Our whole thing, FIDLAR's whole thing, that we spend most of our time doing is our live performance, and that is an actual physical thing you can go to. You know what I mean? It is a place you can go in this era, right now, of mass overly saturated everything. Our show feels like a place where kids can just lose their mind and not be judged.

I write a lot of music surfing. In my head. When I'm out there, in the water, I am thinking of melody and lyrics, and sometimes I'll sing. Drive fucking people nuts out there, Dude, but they're all kooks anyways, so they can get off my wave. The most important part, I didn't realize until recently, is the drive back home. In that drive back home. I don't listen to music. I just think of lyrics, and I think of melodies, and I just sing them in my head.

So it kind of goes back to the guitar. Sitting down on the couch with a guitar and just writing stuff and just kind of whispering or singing things quietly. But then it's emotional. It sounds sad. And then I'm like, "How do I not feel like this? Oh, major key, faster, louder, distortion, boom. I feel way better."

Sometimes songs come up from playing the guitar. For an example, we have this song called Fuck Shit Up, and it's probably one of our most heaviest songs, and I wrote it actually on piano because it was the two white keys that are close together. I was like, "I want to write a song with this." How do you write a song with that? You know what I mean? So I just like a little weird little challenges like that. So I just try to think of something that can be hard, and I just try to make it as dumb as possible.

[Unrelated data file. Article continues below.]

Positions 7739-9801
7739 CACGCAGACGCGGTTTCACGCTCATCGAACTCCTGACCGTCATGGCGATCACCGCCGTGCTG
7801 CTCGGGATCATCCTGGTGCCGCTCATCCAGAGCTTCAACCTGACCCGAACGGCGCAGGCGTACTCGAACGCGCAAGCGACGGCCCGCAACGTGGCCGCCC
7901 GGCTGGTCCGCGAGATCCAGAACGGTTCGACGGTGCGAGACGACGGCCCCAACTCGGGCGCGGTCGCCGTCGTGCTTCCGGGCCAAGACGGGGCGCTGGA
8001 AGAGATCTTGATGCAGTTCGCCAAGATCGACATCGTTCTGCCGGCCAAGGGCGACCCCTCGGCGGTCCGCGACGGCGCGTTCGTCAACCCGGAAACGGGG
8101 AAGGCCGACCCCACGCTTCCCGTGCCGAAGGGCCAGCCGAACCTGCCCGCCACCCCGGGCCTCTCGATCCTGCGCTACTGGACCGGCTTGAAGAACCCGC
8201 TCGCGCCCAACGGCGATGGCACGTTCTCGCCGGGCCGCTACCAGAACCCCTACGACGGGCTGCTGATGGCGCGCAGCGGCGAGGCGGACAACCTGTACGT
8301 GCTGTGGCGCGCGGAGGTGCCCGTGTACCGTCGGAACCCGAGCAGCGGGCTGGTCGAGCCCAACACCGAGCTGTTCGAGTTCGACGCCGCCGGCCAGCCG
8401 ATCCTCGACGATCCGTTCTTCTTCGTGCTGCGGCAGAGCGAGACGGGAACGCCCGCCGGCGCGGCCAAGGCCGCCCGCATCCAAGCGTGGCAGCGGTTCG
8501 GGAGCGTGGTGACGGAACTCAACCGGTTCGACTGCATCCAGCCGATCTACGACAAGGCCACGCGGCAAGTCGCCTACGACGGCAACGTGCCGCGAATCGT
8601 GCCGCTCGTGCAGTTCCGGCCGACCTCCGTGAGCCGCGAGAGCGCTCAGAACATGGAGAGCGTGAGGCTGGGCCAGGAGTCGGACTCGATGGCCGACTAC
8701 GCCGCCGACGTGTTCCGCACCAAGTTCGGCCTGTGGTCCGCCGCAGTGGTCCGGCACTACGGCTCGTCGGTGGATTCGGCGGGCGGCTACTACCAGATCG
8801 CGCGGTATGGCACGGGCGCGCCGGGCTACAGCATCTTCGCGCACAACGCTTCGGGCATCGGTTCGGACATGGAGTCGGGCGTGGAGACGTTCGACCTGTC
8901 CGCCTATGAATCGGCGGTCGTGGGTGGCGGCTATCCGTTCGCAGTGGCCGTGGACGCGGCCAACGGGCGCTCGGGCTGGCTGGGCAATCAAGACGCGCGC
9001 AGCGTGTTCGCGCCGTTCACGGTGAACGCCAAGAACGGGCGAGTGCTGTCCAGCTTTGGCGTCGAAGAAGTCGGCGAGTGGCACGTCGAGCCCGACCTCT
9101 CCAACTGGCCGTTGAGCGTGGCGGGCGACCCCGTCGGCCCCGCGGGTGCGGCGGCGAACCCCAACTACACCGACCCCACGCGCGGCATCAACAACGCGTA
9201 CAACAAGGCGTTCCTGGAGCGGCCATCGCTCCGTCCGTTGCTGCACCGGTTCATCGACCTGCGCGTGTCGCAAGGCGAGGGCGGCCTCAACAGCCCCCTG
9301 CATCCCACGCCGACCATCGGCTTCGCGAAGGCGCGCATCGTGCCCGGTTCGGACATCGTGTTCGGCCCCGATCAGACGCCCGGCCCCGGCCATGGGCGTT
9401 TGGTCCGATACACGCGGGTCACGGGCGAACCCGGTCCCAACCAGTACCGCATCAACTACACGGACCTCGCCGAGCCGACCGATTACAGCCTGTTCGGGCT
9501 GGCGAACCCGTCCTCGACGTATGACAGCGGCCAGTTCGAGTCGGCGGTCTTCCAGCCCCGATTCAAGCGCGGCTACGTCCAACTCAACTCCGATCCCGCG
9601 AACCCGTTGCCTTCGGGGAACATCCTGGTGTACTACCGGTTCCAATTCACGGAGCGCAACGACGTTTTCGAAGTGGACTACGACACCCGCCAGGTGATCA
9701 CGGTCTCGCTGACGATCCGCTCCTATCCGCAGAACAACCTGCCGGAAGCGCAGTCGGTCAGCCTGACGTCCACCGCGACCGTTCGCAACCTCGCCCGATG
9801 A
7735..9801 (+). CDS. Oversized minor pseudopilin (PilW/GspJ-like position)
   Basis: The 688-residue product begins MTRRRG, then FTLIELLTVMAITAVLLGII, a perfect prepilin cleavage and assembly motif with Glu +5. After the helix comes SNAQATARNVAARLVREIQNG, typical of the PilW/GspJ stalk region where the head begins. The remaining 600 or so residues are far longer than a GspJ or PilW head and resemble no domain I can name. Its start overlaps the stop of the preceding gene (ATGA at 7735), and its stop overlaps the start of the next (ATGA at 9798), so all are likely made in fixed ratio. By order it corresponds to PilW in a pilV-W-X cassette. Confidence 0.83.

I always just end up going back to fast, loud, obnoxious, happy sounding songs with sad lyrics. I think it's like an emotional speedball in a weird way. It's the bong grip and coffee at the same time, the upper and the downer. It just does something to me. I like it.

I will say this about starting a band now, I think your biggest asset right now, in 2023, is playing live. I think it all boils down to performing your music live right now. The only way you get better at something is by doing it over and over and over and over and over and over again. So play as many shows.